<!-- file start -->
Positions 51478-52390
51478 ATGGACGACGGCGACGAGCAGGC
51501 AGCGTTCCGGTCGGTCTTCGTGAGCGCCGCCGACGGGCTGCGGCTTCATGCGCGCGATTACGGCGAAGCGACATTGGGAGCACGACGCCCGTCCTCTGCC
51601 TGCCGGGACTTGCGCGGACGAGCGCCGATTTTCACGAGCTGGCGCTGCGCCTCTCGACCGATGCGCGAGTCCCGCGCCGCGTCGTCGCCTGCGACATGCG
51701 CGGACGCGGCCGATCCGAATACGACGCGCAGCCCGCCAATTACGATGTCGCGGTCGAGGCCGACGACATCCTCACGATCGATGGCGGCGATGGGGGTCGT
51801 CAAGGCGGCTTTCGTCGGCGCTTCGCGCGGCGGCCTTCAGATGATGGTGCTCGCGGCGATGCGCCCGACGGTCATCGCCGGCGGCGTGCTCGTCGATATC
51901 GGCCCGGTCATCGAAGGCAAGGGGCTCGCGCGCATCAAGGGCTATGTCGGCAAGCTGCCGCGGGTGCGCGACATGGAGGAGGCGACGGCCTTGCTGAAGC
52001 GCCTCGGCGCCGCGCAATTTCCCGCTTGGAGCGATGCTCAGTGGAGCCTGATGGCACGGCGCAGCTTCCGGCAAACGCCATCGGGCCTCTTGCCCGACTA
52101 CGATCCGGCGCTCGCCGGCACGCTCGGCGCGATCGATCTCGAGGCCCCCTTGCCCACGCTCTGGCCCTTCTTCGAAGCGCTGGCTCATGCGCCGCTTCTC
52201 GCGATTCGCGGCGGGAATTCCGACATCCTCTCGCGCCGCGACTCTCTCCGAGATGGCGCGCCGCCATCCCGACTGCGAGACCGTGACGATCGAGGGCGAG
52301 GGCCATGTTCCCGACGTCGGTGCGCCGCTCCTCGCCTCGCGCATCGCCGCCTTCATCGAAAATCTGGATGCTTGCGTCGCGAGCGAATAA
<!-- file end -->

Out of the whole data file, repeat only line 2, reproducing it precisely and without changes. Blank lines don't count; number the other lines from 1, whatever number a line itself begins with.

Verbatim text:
51478 ATGGACGACGGCGACGAGCAGGC